It’s with this in mind that we urge the new Congress to replace the Director of the CBO, Doug Elmendorf. By all accounts, Mr. Elmendorf is a competent and smart man with solid credentials. But the CBO needs to junk their static and Keynesian worldview and start using more dynamic scoring. Changing tax rates can not only shift the time and place of economic activity, which the CBO thankfully includes in its model. But, what the CBO does not account for, is the fact that these changes affect the total amount of activity, as well.

In addition, it is now clear that the CBO, and its models, were manipulated by the White House to pass the Affordable Care Act. It’s also clear that many knew about this. It was the Deep State in action. And, it’s clear only new leadership can change that. If the GOP will not appoint people who are actively aware of the Deep State and are willing to fight it, it will lose the major policy battles even if it wins at the polls.

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Posted on Monday, November 24, 2014 @ 9:47 AM • Post Link Share: 
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  Existing Home Sales Rose 1.5% in October to a 5.26 Million Annual Rate
Posted Under: Data Watch • Home Starts • Housing

Implications: Forget about home sales for a minute. On the manufacturing front, the Philly Fed index, a measure of factory sentiment in that region, rose to +40.8 in November from +20.7 in October, blowing away all consensus expectations and hitting the highest level since 1993. We’ll see how the data for the whole month turn out now that winter weather has started unusually early, but it looks like manufacturing had lots of momentum just before the recent polar plunge. On the housing front, existing home sales look like they’re keeping their recent mojo. Sales increased 1.5% in October, have risen in six of the last seven months, and are now the highest in over a year. Overall sales are up a modest 2.5% from a year ago. However, distressed homes (foreclosures and short sales) now account for only 9% of sales, down from 14% a year ago, while all-cash buyers are now 27% of sales versus 31% a year ago. As a result, non-cash sales (where the buyer uses a mortgage loan) are up 8.5% since last October. So, even though tight credit continues to suppress sales, we are seeing signs of an easing in mortgage credit, which suggests overall sales will continue to climb in the year ahead. Another reason for the tepid recovery so far in existing home sales is a lack of inventory. Inventories are up 5.2% from a year ago, but down over the past three months. In the year ahead, we expect higher home prices to bring more homes on the market, which should help generate additional sales. Either way, whether existing home sales are up or down, it’s important to remember these data, by themselves, should not change anyone’s impression about the overall economy. Existing home sales contribute almost zero to GDP. Look for better sales in the months ahead. But, unless lenders dramatically loosen standards, the increases in sales will remain tame by historical standards.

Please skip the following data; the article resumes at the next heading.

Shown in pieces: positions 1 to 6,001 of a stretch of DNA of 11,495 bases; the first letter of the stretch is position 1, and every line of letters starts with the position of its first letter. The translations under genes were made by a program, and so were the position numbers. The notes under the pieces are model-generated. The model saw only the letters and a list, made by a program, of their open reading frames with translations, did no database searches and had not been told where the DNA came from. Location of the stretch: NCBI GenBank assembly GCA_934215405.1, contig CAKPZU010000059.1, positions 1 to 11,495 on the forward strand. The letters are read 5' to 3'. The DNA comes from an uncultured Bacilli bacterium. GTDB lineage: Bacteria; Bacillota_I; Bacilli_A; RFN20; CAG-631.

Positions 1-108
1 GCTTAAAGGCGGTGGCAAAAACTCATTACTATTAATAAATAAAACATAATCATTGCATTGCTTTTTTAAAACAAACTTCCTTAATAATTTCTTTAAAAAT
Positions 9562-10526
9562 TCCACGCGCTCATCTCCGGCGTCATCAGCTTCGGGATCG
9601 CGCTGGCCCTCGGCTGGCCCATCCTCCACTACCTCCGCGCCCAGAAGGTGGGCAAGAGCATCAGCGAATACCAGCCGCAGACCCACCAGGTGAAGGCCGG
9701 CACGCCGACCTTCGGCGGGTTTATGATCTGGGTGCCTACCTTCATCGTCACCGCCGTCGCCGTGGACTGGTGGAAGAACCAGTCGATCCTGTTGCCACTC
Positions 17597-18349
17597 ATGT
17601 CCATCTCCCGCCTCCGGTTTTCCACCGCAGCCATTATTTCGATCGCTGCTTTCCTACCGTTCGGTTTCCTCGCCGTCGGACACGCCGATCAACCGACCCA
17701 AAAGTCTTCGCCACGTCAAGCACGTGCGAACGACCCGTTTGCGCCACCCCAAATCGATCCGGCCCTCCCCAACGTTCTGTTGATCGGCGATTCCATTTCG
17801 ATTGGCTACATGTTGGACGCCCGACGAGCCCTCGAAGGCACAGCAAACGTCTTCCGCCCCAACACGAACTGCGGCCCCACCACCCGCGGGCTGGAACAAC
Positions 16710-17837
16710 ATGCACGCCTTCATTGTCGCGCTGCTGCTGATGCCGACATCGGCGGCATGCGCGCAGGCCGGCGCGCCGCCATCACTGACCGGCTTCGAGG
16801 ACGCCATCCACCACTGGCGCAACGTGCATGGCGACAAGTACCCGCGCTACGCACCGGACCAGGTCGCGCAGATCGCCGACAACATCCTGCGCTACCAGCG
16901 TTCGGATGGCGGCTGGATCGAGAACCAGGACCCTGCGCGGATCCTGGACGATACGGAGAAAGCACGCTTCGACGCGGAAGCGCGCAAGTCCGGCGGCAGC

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Posted on Thursday, November 20, 2014 @ 12:34 PM • Post Link Share: 
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  The Consumer Price Index (CPI) was Unchanged in October
Posted Under: CPI • Data Watch

Implications: Next time you see an energy engineer, remember to give them a hug. They deserve it. Energy prices fell for a fourth straight month in October and continue to mute rising prices elsewhere for consumers. Consumer prices are up a modest 1.7% in the past year and the key reasons is America’s booming energy production and, as a result, lower world oil prices. The gasoline index is down 5% in the past year and now stands at the lowest level since February 2011. Given the continued drop in oil prices in the first half of November, look for another tame reading on overall price gains in next month’s report. However, there are sectors where inflation is moving higher. Food and beverage prices are up at a 3.1% annual rate in the past six months and up 2.9% in the past year. So if you only use the supermarket to gauge inflation, we understand thinking the headline reports are too low and that “true” inflation is higher. In addition, housing costs are going up. Owners’ equivalent rent, which makes up about ¼ of the overall CPI, rose 0.2% in October, is up 2.7% in the past year, and will be a key source of any acceleration in inflation in the year ahead. One of the best pieces of news in today’s report was that “real” (inflation-adjusted) average hourly earnings rose 0.1% in October. These earnings are up 0.4% from a year ago and workers are also adding to their purchasing power because of more jobs and more hours worked. Plugging today’s CPI data into our models suggests the Fed’s preferred measure of inflation, the PCE deflator, was probably unchanged in October. If so, it would be up 1.4% from a year ago, still below the Fed’s target of 2%. We expect this measure to eventually hit and cross the 2% target, but given the bonanza from fracking and horizontal drilling, not until next year. In other news this morning, new claims for unemployment insurance declined 2,000 last week to 291,000. Continuing claims fell 73,000 to 2.33 million, a new low for the recovery. Plugging these figures into our employment models suggests nonfarm payrolls are growing 200,000 in November, with private payrolls up 191,000.